3. #13
    Senior Member dmc's Avatar
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    Quote Originally Posted by razz View Post
    Just a serious question. How many decisions about making products outside the US were made by corporations who were held accountable to generate a profit by US shareholders and other investors? Basically, what or who drove the industries to move overseas or, more to the point now, how many products are made locally by robots in the US using prefab parts made elsewhere?
    As a shareholder I want the best return on my investment. If this means using cheap labor outside the US ,that is fine. But as a citizen Iíd rather see the work done here. So if it becomes more expensive to move overseas and the work returns here, that is also fine.

  4. #14
    Senior Member Williamsmith's Avatar
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    Quote Originally Posted by dmc View Post
    As a shareholder I want the best return on my investment. If this means using cheap labor outside the US ,that is fine. But as a citizen I’d rather see the work done here. So if it becomes more expensive to move overseas and the work returns here, that is also fine.
    .

    As a shareholder, aren’t you also co-conspirators in the corporate immorality of overseas exploitation of human laborers? And the consequences of marginalizing laborers here at home.....doesn’t that have to be the direct consequence of adhering to a strict “return on investment” policy. After all, slave owners had that system maximized but it turned out to have infinite unintended consequences.

  5. #15
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    So glad I don’t live somewhere that Trump is a hero. It really boggles the mind.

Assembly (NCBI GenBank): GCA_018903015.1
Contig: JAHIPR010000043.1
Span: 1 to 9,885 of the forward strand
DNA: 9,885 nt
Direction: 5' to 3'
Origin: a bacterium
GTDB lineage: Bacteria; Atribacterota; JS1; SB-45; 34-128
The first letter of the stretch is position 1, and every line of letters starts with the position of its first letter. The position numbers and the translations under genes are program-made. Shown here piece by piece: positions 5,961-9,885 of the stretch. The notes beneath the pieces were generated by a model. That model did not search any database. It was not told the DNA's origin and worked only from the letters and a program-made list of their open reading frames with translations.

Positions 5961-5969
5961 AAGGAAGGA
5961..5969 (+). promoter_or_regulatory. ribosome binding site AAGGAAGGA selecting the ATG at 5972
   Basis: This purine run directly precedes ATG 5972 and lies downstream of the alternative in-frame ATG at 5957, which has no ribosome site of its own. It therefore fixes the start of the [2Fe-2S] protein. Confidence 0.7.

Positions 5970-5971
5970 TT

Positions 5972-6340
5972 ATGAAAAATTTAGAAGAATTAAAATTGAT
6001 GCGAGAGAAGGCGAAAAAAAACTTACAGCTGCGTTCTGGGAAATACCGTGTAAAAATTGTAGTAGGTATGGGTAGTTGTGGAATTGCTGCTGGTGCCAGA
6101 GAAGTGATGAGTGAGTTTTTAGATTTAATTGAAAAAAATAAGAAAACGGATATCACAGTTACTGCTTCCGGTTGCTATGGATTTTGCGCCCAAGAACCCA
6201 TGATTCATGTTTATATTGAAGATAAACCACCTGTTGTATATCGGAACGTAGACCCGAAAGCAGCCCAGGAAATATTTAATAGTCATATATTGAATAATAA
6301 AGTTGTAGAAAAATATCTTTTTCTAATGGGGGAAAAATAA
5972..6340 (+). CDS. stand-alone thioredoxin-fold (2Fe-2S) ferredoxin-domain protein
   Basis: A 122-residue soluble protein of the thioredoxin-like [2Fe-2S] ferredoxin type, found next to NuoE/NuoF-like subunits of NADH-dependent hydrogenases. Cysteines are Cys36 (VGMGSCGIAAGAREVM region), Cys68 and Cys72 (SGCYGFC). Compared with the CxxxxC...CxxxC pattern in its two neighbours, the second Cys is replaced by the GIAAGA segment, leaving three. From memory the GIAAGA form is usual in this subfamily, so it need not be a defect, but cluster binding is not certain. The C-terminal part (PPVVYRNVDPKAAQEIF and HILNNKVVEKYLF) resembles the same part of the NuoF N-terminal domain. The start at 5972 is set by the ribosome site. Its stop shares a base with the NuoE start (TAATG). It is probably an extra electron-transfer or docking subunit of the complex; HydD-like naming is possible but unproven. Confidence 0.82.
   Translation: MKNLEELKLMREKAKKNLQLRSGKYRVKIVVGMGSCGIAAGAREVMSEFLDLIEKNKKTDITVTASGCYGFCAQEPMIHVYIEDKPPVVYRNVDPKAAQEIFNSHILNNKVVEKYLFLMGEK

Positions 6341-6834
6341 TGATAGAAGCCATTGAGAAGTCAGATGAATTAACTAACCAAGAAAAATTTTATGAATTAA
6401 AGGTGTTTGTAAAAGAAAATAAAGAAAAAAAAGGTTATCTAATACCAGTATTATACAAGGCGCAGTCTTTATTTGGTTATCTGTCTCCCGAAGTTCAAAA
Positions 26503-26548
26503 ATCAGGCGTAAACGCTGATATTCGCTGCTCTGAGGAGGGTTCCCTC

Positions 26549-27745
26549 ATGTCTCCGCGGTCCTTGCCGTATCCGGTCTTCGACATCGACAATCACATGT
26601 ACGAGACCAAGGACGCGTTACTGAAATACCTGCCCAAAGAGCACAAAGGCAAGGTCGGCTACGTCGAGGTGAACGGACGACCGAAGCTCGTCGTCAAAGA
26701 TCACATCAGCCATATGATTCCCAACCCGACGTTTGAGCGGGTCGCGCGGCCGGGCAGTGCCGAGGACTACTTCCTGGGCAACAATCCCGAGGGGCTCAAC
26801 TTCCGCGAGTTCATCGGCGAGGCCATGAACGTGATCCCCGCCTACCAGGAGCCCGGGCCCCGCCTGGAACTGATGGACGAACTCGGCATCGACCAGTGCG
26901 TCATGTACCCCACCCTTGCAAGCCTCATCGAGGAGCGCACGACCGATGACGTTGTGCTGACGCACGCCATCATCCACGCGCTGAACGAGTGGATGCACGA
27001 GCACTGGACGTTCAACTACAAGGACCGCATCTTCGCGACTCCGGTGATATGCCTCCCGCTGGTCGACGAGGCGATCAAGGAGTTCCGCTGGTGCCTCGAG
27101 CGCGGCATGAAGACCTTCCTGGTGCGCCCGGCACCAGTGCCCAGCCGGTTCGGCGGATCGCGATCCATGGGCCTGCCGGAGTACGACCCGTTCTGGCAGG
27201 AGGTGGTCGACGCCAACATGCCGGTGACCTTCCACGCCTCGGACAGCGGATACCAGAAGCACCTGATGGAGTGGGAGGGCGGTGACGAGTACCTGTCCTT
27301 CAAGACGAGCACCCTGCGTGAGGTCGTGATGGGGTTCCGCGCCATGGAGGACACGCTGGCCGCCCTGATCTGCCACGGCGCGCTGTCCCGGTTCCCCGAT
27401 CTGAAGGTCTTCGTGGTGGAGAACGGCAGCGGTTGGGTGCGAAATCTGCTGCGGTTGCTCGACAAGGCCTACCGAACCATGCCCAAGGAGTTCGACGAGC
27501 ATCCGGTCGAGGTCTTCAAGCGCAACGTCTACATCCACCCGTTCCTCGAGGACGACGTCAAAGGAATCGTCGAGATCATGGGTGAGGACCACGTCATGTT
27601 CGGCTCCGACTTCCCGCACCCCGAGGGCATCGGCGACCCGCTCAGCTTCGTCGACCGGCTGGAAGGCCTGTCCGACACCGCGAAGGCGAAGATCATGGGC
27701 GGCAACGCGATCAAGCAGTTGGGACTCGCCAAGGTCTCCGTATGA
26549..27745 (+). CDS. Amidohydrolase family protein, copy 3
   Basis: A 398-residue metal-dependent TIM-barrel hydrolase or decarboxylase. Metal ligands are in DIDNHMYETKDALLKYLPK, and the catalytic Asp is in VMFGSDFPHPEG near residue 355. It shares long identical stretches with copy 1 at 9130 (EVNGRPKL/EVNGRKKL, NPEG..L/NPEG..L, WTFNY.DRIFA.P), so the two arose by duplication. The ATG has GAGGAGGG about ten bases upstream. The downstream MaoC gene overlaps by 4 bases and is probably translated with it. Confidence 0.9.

6. #16
    Senior Member Rogar's Avatar
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    Quote Originally Posted by Williamsmith View Post
    Im about as middle America as it gets and I ain’t complaining. The people who work with their hands have gotten a boost. Those are the people that elected Trump and will continue to support him. Even if it comes to military action somewhere, I think he would create this huge war machine with military production at home and the support would remain. The political establishment created the platform for Trump. And they still don’t understand it. In many places, the man is a hero.
    My home town was once known as the Pittsburgh of the West before the blast furnaces shut down a few decades ago. Started by J.D. Rockerfeller, it's now a subsidiary of a Russian company (I wonder how the tariffs work there). They still smelt and make a little rail, wire, and such but it's a shadow of it's former self and the town hasn't recovered. One recent list put it in the top 20 worst cities to live in the US due to poor wages and high unemployment. I'm not getting any news from there that there are any brighter prospects. Other than a few dribbles and isolated incidences I've not heard of any big changes in Detroit or the coal mining regions, or other traditional manufacturing. I imagine they are desperate enough to hang onto Trump's false promises and token tax cuts. But it's early.